and interest in the amount of $57,017,038 for the 2002 through 2006 tax
years. Blixseth then filed a complaint before the Montana State Tax Appeals
Board disputing all audit issues with the exception of Audit Issue 4. MDOR
issued a statement of account, claiming $216,657 owed in connection with
Audit Issue 4. In April 2011, while Blixseth’s complaint was pending before
the Montana State Tax Appeals Board, MDOR, joined by the Idaho State Tax
Commission and the California Franchise Tax Board initiated involuntary
bankruptcy proceedings against Blixseth. After some initial motion practice
and an appeal regarding venue, Blixseth moved to dismiss the bankruptcy
proceedings on the ground that the petitioning creditors 'claims were the
subject of bona fide disputes.
To commence involuntary bankruptcy proceedings against a debtor, a creditor must be: a holder of a claim against [the debtor] that is not contingent as to liability or the subject of a bona fide dispute as to liability or amount. . . [and] such no contingent, undisputed claims [must] aggregate at least $10,000more than the value of any lien on property of the debtor securing such claims held by the holders of such claims. 11 U.S.C. § 303(b)(1). Consequently, a petitioning creditor’s claim must not be (1) contingent or (2) “the subject of a bona fide dispute as to liability or amount.”Both requirements “aim to prevent creditors from using the threat of an involuntary petition to bully an alleged debtor into settling a speculative or validly disputed debt.”
[I]interpretation of the Bankruptcy Code starts where all such inquiries must begin: with the language of the statute itself.”The plain language of § 303(b)(1) encompasses disputes “as to liability or amount” and requires that “such no contingent, undisputed claims aggregate” the threshold amount. Because a dispute as to liability in a sense renders the entire amount of the claim disputed, the statute’s reference to “amount” encompasses a dispute as to less than the entire amount. Furthermore, the statute’s plain language does not cabin disputes as to amount to only disputes that drop the amount of a claim below the statutory threshold. Indeed, the statutory text does not qualify the word “amount” at all. And, Congress’s inclusion of the word “amount” could be rendered superfluous if a claim validly but partially disputed in amount still qualified as a claim that is not “the subject of a bona fide dispute as to liability or amount.” We hold that a creditor whose claim is the subject of a bona fide dispute as to amount lacks standing to serve as a petitioning creditor under § 303(b)(1) even if a portion of the claim amount is undisputed. Contrary to MDOR’s contention, interpreting§ 303(b)(1)’s inclusion of “amount” to bar all claims disputed in amount, whether partially or fully disputed, does not lead to an absurd result.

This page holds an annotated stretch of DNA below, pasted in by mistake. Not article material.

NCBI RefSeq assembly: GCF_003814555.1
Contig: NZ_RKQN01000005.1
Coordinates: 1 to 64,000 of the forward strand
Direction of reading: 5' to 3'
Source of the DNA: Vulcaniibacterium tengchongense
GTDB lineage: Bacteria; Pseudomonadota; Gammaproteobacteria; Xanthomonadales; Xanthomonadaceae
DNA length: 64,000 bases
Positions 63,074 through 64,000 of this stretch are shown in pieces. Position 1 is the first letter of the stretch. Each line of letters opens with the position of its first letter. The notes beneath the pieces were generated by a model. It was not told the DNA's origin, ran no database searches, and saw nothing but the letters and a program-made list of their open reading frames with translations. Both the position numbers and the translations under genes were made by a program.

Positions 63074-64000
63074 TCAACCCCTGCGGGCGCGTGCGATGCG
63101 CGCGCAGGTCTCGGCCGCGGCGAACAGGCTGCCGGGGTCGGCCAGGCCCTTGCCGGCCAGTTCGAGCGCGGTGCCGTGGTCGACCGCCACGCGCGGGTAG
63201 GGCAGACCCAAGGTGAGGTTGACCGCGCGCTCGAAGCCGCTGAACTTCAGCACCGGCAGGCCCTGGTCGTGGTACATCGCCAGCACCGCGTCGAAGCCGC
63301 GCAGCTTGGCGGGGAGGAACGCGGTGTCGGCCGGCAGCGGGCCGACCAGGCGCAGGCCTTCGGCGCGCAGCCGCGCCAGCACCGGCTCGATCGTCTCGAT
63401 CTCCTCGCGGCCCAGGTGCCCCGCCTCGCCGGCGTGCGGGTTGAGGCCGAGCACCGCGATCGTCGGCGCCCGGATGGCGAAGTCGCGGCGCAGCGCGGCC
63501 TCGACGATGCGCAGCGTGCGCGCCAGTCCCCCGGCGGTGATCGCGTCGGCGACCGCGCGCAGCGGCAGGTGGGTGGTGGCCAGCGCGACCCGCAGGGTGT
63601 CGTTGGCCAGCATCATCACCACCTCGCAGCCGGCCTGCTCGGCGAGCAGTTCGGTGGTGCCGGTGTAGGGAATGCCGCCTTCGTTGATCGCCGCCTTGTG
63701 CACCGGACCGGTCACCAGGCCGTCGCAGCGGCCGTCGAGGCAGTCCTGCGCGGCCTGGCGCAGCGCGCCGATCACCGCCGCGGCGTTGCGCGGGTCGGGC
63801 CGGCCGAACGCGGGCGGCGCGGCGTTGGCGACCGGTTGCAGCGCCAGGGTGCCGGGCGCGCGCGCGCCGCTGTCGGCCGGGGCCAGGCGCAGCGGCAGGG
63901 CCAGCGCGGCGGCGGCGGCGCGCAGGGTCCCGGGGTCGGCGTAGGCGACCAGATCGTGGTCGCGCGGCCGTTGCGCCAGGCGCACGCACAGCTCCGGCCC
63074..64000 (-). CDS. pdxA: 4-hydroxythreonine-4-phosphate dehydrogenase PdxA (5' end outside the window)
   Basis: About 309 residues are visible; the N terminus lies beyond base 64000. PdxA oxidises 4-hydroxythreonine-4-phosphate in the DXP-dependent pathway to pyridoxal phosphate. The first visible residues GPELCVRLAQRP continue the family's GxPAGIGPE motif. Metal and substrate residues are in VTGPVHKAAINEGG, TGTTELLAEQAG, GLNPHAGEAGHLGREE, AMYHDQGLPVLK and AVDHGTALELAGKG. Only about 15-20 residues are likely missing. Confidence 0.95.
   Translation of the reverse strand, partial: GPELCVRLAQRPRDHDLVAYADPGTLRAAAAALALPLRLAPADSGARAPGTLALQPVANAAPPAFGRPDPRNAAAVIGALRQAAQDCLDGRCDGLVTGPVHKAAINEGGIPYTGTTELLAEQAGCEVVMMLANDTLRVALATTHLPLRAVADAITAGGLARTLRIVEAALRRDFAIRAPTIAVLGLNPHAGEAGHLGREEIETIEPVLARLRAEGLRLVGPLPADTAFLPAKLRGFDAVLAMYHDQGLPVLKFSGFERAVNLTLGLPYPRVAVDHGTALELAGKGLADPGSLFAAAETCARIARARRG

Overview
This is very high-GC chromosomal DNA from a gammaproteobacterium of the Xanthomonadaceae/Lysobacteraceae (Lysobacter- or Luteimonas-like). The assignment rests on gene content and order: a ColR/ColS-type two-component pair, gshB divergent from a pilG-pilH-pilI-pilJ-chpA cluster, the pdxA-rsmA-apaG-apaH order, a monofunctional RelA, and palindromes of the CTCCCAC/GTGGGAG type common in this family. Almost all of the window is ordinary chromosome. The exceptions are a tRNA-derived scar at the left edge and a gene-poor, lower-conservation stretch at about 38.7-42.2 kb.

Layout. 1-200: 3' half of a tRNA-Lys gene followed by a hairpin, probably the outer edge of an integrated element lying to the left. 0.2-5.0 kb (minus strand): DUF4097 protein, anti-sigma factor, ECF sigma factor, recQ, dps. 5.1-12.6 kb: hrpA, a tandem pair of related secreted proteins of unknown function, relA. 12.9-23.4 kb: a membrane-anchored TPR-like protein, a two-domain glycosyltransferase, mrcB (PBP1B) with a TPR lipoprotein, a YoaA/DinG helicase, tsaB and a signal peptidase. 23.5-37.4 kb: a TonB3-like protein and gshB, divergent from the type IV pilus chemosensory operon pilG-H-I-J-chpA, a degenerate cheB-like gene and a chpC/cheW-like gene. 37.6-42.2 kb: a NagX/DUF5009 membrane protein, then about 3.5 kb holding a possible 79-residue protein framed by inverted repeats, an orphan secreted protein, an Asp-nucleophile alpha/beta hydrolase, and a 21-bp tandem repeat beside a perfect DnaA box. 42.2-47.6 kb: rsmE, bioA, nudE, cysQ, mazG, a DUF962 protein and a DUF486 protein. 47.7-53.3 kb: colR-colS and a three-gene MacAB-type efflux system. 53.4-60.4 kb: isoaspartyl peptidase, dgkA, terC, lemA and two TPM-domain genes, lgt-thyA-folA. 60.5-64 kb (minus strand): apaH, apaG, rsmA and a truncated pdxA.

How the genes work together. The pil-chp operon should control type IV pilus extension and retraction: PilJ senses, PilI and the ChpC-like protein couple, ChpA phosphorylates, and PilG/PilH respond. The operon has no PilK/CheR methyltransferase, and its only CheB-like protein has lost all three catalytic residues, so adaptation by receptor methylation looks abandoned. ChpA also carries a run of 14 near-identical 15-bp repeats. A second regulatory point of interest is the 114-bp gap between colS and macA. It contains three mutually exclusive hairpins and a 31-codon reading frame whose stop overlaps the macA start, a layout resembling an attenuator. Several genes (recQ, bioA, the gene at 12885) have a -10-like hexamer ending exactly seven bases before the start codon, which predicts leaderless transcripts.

Yet, MDOR’s own claim exemplifies why following the plain language is the logical interpretation that gives effect to the statute’s basic policy. MDOR initiated an audit of Blixseth and several related entities for the 2002 through 2006 tax years. Blixseth conceded that the deduction challenged by Audit Issue 4 was improper, thus potentially altering his tax liability for the 2004 tax year. By MDOR’s calculation, Audit Issue 4 gave rise to $219,258 in additional tax liability, penalties, and interest as of the petition date. In full, however, MDOR claimed more than $9 million in tax liability, penalties, and interest for the 2004 tax year stemming from multiple audit issues. And, as soon as Blixseth conceded the impropriety of the deduction challenged in Audit Issue 4, MDOR sought to leverage an approximately $200,000 concession to collect on a disputed claim totaling more than $9 million along with tens of millions of dollars in additional disputed tax liability. In doing so, MDOR engaged in the very type of conduct that § 303(b)(1)’s “bona fide dispute” limitation seeks to prohibit. Ultimately, although a portion of MDOR’s claim was undisputed on the petition date, the vast majority of its claim remained disputed. As a result, MDOR’s claim was the subject of a bona fide dispute as to amount. We hold that MDOR’s claim was the subject of a bonafide dispute as to amount on the petition date, and, therefore the bankruptcy court and district court correctly concluded that MDOR lacked standing to serve as a petitioning creditor.
Montana Department of Revenue v. Blixseth, November 26, 2019
Nichols v. Marana Stockyard & Livestock Market, Inc, Ninth Circuit Bankruptcy Appellate Panel (Published), (Taylor, Lafferty, Brand), Chapter 13 Conversion
Case no. AZ-20-10320-TaLB
Chapter 13 debtors Donald Hugh Nichols and Jane Ann Nichols appeal from the bankruptcy court’s order denying their § 1307(b) dismissal motion and granting a § 1307(c) and (e) conversion motion. Debtors contend that the bankruptcy court abused its discretion in doing so, arguing that: (1) their right to dismiss is absolute; and (2) even if the right is not absolute, there were no grounds for conversion.